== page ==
POST Online Media Lite Edition


Salina Turda salt mine, a submerged wonderland of Romania

Staff Writer |
Deep in the Transylvanian countryside lies an ancient salt mine dating back over two millennia.

Article continues below

The salt mine, which dates as far back as the 17th century, was used for everything from a cheese storage center to a bomb shelter in WWII after excavations stopped in 1932.

In 1992, the mine was opened to the public and turned into a museum cum amusement park with bowling lanes, mini golf, a ferris wheel, spa and even an underground lake with boating facilities and there is a special playground complete with slides and turntable baskets.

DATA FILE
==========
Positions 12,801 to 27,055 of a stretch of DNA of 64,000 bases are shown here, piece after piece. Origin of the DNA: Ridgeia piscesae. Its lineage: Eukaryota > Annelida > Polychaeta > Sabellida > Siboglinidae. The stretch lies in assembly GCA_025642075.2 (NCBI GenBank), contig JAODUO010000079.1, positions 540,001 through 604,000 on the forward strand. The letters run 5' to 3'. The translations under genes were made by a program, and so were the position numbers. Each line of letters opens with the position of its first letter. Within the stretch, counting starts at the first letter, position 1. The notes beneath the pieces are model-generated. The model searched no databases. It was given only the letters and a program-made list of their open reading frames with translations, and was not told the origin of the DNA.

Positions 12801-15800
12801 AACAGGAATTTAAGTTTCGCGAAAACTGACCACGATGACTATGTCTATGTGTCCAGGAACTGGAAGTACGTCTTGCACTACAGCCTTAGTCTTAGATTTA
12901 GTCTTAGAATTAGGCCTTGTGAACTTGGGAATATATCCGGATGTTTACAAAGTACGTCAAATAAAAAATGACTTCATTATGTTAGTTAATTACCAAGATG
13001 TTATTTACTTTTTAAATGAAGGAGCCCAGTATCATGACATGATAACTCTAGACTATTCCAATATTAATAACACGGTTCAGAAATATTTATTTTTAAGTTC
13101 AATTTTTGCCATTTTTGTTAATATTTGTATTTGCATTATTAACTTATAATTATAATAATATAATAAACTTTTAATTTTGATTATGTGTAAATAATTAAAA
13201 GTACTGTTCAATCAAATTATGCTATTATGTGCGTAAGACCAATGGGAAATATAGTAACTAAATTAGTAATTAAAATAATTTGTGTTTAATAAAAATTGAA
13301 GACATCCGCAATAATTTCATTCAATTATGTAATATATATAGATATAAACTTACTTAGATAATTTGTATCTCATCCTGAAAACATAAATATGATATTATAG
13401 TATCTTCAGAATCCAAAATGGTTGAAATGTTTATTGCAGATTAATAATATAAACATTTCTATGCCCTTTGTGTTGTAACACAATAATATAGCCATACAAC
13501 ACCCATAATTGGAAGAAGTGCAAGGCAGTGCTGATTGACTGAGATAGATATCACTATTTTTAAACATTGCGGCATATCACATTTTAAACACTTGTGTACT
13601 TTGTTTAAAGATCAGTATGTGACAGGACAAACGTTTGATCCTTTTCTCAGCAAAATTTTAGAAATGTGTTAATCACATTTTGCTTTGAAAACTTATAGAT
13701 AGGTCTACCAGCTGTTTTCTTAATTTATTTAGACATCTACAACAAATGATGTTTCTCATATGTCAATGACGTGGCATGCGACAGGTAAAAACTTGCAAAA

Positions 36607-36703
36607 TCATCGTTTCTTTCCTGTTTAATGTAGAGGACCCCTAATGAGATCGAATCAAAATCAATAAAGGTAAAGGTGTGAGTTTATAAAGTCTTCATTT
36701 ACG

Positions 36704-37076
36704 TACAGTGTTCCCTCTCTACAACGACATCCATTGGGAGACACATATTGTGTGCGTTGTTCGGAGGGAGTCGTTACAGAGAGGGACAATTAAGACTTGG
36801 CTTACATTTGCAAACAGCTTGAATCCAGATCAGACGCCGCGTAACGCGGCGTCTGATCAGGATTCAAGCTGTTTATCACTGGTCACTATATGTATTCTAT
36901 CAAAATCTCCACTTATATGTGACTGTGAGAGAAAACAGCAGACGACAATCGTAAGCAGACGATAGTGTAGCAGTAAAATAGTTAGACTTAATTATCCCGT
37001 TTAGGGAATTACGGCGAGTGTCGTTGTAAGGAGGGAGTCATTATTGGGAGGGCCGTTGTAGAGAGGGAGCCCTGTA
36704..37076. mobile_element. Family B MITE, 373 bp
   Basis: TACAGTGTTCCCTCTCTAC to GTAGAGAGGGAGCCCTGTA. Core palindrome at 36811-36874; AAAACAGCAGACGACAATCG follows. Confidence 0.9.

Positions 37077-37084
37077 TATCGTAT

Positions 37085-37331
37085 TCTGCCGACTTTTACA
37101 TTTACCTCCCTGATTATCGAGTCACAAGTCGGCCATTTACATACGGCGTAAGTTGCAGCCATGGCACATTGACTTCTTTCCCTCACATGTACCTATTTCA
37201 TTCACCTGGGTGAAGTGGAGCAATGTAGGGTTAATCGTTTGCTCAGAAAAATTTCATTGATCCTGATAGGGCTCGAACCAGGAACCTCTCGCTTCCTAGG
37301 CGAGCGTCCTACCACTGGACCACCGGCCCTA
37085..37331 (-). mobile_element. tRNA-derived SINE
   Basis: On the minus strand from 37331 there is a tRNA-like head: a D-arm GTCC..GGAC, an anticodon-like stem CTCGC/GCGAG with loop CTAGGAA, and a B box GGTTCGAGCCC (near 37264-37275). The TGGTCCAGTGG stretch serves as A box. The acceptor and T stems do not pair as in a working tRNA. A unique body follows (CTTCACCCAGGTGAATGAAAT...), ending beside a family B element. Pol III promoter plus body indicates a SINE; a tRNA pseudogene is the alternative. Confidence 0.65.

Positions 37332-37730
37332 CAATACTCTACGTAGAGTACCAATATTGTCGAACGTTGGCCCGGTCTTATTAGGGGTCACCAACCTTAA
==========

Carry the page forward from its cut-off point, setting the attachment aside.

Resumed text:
Visitors to the theme park are transported 400-meters (1,300 feet) underground aboard the same elevator shafts that were used to bring excavated salt to the surface over a century ago.

The mine even has an 180-seat amphitheater that can be used for concerts and conferences!

At the Rudolph mine, visitors will be able to admire the natural salt stalactites that can get up to 12-feet long.

In the interior of the cone shaped Terezia mine that lies an astounding 112-meters (367-feet) underground, guests will find a bloom of stalactites along with a magical lake.

The one area that visitors have no access to is the underground gallery of the Gizela mine. Also known as the Crystal Hall, it has been declared a geological reserve because of the incredible salt crystals and stalactites that lie inside.

What to read next

Taste of London in Regent's Park: A foodie wonderland
Citizens of Romania and Bulgaria no longer need visa for Canada
Residence Inn Salt Lake City - West Jordan hotel opens